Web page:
Atlanta BeltLine not ready to name new CEO; approves $5 million to study new streetcar projects
By Maria Saporta
The board of Atlanta BeltLine Inc. (ABI) met Wednesday morning, going into executive session, to discuss who will be its next CEO among the five already disclosed finalists.
But once they called the public back in the room, it became quickly obvious that little new information would be shared.
The Atlanta BeltLine board, however, did take action on four resolutions that could determine the future streetcar projects for the city.
As for the search, ABI Chairman John Somerhalder, who is CEO of AGL Resources, said the process is continuing.
“We have five good candidates,” Somerhalder said after the meeting. “We agreed on a process to finalize the information we need to make a final decision, and we will have to do that in an open session We don’t have a defined time (to make that decision).”
Somerhalder said that could include some follow-up discussions with the candidates about questions of timing and availability.
The five finalists are as follows: Lisa Gordon, chief operating officer for the Atlanta BeltLine who has been serving as the interim CEO since August; Tad Leithhead, chairman of the Atlanta Regional Commission, Paul Morris, former deputy secretary of transit for the North Carolina Department of Transportation; Aundra “Drew” Wallace, executive director of the Detroit Land Bank Authority; and Tom Weyandt, senior policy advisor for transportation for the City of Atlanta.
Although Atlanta Mayor Kasim Reed is on ABI’s board, he did not attend Wednesday’s meeting. But Somerhalder said that the mayor has been involved in the interviews and he’s met with all the candidates.
“When we bring this final information together, we will make sure he’s involved in that process,” Somerhalder said, adding that all five finalists are still in the running. “We have good out-of-town candidates, and we have good in-town candidates.”
For more information about the candidates, please read an earlier SaportaReport story on the search.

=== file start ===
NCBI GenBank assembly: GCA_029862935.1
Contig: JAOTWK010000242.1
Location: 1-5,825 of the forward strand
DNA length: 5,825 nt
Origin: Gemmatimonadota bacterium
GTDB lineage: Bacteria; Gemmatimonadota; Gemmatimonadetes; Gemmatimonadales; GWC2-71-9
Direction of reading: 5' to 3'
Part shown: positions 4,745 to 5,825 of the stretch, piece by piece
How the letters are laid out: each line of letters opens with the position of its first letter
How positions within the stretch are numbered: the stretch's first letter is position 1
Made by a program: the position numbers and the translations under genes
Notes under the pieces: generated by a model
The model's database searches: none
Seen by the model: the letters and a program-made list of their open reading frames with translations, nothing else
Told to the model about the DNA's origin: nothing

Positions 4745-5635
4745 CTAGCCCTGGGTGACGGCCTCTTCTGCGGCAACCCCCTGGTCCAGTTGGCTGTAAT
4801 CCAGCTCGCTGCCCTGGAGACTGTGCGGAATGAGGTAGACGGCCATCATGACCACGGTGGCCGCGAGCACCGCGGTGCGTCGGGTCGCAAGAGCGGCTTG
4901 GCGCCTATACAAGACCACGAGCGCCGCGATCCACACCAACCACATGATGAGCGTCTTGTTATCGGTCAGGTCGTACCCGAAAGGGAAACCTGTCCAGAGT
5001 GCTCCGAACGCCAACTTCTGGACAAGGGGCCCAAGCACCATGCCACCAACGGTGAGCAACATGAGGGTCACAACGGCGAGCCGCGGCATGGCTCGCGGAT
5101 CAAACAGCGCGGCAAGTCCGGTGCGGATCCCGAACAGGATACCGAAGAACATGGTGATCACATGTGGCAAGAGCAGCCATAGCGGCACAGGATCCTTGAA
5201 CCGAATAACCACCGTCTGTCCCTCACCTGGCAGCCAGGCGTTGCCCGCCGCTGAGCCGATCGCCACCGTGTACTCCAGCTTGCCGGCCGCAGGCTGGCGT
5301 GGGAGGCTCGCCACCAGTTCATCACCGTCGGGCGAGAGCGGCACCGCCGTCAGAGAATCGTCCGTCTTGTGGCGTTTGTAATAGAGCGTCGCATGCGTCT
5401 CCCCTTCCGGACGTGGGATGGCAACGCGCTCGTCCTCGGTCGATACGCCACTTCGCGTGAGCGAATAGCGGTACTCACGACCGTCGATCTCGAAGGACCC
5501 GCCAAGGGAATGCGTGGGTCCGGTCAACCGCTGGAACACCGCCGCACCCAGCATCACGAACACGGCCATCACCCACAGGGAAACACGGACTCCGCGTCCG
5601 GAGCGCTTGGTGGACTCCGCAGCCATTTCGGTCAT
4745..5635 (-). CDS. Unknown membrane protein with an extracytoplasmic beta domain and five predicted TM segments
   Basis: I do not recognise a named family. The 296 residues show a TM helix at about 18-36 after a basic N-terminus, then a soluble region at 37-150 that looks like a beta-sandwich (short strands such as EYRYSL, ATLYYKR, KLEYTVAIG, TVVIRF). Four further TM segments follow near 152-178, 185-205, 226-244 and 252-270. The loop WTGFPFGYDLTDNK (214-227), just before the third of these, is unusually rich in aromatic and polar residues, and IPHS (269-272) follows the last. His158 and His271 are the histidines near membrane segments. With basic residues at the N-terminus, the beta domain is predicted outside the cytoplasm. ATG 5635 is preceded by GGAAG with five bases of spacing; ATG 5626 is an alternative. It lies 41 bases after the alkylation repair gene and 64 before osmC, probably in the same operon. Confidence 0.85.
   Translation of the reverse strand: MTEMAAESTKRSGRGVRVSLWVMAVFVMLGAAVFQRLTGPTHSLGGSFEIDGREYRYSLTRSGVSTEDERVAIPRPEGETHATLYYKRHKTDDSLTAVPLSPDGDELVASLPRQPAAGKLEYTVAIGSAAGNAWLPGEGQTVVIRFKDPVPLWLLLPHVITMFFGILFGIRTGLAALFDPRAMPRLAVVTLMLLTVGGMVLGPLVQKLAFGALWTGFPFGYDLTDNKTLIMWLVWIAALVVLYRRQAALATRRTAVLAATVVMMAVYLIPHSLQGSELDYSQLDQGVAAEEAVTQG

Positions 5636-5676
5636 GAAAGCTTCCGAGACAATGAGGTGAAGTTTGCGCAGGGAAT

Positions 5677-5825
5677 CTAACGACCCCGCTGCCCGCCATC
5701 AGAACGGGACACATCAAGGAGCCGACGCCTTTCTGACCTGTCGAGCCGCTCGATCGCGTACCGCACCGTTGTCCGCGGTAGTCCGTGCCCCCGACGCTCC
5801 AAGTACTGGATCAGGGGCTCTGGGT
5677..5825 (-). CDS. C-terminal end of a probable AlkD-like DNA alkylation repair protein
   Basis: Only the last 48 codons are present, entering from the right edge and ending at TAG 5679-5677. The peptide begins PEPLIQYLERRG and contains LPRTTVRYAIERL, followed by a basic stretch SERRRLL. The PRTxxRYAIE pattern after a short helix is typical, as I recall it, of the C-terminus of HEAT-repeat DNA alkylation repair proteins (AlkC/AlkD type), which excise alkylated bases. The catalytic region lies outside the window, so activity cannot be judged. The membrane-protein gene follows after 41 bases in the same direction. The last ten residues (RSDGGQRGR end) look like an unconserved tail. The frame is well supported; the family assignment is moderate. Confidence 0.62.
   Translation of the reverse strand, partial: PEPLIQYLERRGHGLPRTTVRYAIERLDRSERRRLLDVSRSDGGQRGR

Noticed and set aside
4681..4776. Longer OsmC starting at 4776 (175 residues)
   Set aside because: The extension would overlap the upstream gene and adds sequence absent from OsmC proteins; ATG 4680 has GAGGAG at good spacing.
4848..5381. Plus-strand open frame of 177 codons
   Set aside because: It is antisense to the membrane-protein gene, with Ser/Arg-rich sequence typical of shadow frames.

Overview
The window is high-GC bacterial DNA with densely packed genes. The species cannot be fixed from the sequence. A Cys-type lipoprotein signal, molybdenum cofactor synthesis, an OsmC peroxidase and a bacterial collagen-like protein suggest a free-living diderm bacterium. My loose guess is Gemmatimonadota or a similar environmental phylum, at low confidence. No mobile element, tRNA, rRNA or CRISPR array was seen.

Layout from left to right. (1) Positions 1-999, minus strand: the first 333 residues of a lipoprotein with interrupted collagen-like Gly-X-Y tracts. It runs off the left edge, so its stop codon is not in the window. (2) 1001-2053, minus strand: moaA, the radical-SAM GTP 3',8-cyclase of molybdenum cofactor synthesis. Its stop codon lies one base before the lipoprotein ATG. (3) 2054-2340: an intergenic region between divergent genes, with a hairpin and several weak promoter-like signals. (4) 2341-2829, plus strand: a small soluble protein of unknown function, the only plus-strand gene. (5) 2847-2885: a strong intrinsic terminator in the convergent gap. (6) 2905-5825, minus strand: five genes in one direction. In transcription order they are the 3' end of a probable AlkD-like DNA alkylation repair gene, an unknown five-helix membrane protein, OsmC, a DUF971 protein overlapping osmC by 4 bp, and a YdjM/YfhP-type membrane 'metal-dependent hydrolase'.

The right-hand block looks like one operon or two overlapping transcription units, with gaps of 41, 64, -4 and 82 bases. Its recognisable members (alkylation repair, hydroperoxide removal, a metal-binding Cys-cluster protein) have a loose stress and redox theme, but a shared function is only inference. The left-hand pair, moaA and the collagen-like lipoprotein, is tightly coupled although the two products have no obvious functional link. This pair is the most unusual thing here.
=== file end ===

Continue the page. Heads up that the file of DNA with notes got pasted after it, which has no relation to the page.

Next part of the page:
The ABI board did approve four resolutions to position the city to be ready to accept federal funds for future possible streetcar projects.
The first resolution authorized the organization to begin negotiations to execute a contract, not to exceed $2 million, for an “environmental assessment” for the Atlanta BeltLine East and Atlanta Streetcar Expansion Strategy.
The second resolution authorized ABI to enter into negotiations and enter into a contract, not to exceed $1.8 million, for “design services” for Atlanta BeltLine East and Atlanta Streetcar extensions.
The third resolution authorized ABI to enter into negotiations and executive a contract, not to exceed $950,000, for project management support.
And the fourth resolution approved an agreement with the City of Atlanta for ABI to provide services for various transportation-related projects.
In short, the various projects that are to be included in these various studies and assessments include:
- extending the Atlanta Streetcar under construction on the east side from Ebenezer Baptist Church to BeltLine’s Eastside Trail;
- developing a new streetcar route along the Eastside Trail from Irwin Street to Ansley Mall;
- developing a streetcar route from Irwin Street south towards Grant Park;
- extending the Atlanta Streetcar on the west side from Centennial Olympic Park north towards Georgia Tech; and
- developing a new East-West streetcar line along North Avenue from the Eastside Trail to Maddox Park.
Although money to actually build these various streetcar lines has not currently been identified, Nate Conable, ABI’s director of transit and transportation, said that by spending between $5 million and $6 million on these environmental and design studies, the city would be in a better position to accept federal dollars if they should become available.
The money for these studies will be coming from the Atlanta BeltLine, the Westside Tax Allocation District and the Eastside Tax Allocation District. Because a segment of the proposed streetcar line along North Avenue is outside one of the TAD districts, the city and the BeltLine still need to come up with about $1 million in funding to complete the studies for that corridor.